Dubai — Saudi Arabia, the world’s largest oil exporter, raised pricing for sales of all crude grades to Asia for July amid higher demand and better profits for refiners in the region, according to a person with knowledge of the situation.
State-owned Saudi Arabian Oil, known as Saudi Aramco, increased official pricing for Arab Light crude to Asia by 60c, 25c a barrel less than the regional benchmark, said the person who asked not to be identified because the information is not public. The company had been expected to increase pricing by 30c a barrel to Asia, according to a median independent estimate.
The Organisation of Petroleum Exporting Countries and partners, including Russia, agreed on May 25 to extend production cuts for another nine months to reduce global inventories.
While Saudi Arabia’s Energy Minister Khalid Al-Falih said the cuts are working and predicted global inventories would fall to the five-year average in early 2018, American drillers continue to add rigs to shale fields. Brent crude prices have dropped 12% this year.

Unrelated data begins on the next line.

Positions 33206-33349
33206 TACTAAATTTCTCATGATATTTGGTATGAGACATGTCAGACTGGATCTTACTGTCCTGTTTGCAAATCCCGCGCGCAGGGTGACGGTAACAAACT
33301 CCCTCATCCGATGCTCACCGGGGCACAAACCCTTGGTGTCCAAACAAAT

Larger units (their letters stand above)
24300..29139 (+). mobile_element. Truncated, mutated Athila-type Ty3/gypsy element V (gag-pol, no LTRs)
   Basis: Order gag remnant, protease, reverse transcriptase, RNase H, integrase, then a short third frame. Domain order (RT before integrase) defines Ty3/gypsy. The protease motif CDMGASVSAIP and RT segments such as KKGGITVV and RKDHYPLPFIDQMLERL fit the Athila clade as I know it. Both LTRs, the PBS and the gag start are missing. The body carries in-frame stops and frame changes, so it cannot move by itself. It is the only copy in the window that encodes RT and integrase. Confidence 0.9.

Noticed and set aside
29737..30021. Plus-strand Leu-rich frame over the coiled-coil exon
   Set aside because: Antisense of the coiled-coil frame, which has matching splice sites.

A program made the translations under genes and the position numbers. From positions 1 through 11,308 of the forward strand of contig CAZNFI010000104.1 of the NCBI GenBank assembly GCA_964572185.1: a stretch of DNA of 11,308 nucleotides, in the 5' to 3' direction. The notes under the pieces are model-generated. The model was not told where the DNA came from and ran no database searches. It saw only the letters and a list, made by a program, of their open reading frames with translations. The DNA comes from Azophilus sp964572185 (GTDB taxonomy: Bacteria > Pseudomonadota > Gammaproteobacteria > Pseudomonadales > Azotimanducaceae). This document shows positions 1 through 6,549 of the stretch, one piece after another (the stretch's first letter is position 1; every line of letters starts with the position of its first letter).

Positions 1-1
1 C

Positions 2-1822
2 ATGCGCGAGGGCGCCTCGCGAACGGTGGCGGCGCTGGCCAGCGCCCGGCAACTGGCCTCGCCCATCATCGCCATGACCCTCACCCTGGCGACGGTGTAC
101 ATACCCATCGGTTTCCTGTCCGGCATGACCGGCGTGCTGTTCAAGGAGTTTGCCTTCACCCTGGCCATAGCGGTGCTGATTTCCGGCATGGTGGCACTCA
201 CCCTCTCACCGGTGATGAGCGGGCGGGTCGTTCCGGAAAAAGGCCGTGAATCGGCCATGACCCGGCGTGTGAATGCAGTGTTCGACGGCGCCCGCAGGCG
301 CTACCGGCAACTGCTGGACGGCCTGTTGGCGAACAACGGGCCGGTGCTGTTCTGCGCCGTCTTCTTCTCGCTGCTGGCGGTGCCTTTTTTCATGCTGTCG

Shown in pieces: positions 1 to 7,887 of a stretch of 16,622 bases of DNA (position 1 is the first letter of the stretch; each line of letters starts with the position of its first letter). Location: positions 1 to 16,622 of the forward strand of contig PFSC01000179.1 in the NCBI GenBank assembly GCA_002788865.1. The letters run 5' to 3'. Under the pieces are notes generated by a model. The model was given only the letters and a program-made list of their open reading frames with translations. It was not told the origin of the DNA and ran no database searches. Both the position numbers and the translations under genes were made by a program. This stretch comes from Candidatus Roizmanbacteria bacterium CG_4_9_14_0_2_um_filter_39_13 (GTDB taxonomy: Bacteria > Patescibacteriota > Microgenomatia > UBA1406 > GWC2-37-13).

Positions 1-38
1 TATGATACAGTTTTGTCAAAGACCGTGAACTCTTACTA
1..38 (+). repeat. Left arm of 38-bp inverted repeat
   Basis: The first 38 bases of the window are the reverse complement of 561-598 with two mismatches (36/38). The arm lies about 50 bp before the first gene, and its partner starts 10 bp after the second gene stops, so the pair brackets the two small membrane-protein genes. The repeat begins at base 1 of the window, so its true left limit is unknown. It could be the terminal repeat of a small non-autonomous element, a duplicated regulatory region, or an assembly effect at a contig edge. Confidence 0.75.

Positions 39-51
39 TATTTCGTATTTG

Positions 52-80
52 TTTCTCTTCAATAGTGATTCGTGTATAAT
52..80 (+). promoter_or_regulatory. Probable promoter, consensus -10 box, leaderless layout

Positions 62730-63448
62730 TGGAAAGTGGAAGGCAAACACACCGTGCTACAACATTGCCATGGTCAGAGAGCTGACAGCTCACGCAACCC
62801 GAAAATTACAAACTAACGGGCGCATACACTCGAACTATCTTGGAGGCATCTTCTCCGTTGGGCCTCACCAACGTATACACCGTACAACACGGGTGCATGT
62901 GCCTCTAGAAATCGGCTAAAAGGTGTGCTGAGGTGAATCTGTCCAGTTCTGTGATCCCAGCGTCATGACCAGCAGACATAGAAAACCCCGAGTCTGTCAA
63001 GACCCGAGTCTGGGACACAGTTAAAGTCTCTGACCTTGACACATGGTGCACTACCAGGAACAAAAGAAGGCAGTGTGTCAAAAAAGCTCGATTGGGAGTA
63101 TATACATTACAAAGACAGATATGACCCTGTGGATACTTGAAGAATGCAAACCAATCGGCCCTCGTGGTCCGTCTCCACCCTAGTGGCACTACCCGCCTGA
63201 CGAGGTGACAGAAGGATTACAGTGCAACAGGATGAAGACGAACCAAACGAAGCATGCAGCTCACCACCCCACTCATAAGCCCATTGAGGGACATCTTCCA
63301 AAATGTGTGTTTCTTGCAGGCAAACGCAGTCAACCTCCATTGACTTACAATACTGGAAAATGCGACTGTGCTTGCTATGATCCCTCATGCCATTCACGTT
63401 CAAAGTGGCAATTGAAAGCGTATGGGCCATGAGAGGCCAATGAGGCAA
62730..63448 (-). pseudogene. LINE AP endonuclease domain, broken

Saudi Aramco had cut Arab Light pricing to Asia for the past three months as the kingdom was fighting to defend sales in its biggest regional market. It had ceded market share to Opec rivals Iran and Iraq by making deeper cuts in output than it promised under the group’s agreement to curb production.
Middle Eastern producers compete with cargoes from Latin America, North Africa and Russia for buyers in Asia. Producers in the Persian Gulf region sell mostly under long-term contracts to refiners. Most of the Gulf’s state oil companies price their crude at a premium or discount to a benchmark. For Asia the benchmark is the average of Oman and Dubai oil grades.